Balmerino Abbey

Balmerino, United Kingdom

Balmerino Abbey founded in 1227 to 1229 by monks from Melrose Abbey with the patronage of Ermengarde de Beaumont and King Alexander II of Scotland. It remained a daughter house of Melrose. It had approximately 20 monks at the beginning of the sixteenth century, but declined in that century. In December 1547 it was burned by an English force, and allegedly damaged again in 1559 by Scottish Protestants as part of the Reformation's destruction of idolatrous structures.

In combination with several centuries of plundering for building stone the entire main abbey is absent and only the smaller support structures to the north survive, most notable of which are the fan-vaulted cloisters.

In 1606-07 its name was reuseded as a secular lordship for James Elphinstone, 1st Lord Balmerino.

In 1910 the landowner employed Francis William Deas to survey the building and execute a programme of repairs and consolidation.

The abbey is now under the stewardship of the National Trust for Scotland, and a small entrance fee is requested at an honesty box, with no ticket booth or manned presence on-site. The ruin consists of a substantial section of the east wall of the main church. More substantial ruins of some of the associated buildings exist to the side of this but access is currently prohibited due to their poor state of repair.



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Balmerino, United Kingdom
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Founded: 1227
Category: Religious sites in United Kingdom

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4.4/5 (based on Google user reviews)

User Reviews

Elizabeth Kell (2 years ago)
Visited Balmerino Abbey today. Very interesting. Burial place of Queen Ermengarde de Beaumont. Could do with a good tidy up.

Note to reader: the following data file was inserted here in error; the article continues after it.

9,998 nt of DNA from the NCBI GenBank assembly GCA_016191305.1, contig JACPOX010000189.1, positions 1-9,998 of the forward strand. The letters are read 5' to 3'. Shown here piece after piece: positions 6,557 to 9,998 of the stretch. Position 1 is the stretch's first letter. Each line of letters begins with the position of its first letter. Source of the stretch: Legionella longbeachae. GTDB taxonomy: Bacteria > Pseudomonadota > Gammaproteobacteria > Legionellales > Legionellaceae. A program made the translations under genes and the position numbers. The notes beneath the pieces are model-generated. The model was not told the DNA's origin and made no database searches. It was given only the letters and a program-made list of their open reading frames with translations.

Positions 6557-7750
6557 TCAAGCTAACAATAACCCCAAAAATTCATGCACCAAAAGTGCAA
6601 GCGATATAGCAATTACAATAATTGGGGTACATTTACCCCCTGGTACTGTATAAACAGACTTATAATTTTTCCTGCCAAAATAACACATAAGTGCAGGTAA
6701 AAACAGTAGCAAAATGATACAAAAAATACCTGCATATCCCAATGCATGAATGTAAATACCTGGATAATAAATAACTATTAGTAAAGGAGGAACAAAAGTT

Roy Cairns (2 years ago)
A beautifully peaceful place to simply sit and listen to the birdsong. History under your feet. Sadly this could be far better renovated and researched but it’s still an amazing place.
Berglas71 (2 years ago)
Nice wee ruins of the old Abbey, if you like local history and are in the area. There is limited parking on a single lane road, please drive slowly. There is a 2 car carpark on the Fife Coastal path a couple of hundred yards further down from the entrance to the ruins and if you have time, a hundred yards down from the entrance there is a right-hand turn between the houses, this takes you on a single track road then drive a couple of hundred yards further on up the hill and you come across the local cemetery.
Leen twentyonetwelve (2 years ago)
Small but lots of details. There is a fence right round but if you find yourself on the wrong side of it be careful. Also a wonderful old chestnut tree is there.
Graeme Heddle (2 years ago)
Peaceful ruins with a beautiful ancient tree and a nature trail that's great for dogs (and kids!) There's very little left standing except a few foundations, the chapter house and a vaulted cellar. Unfortunately it's not in a great state and looks on the verge of collapse. The site is managed by NTS so I'm surprised they haven't done anything about consolidating what remains. The chapter house is fenced off as a result.
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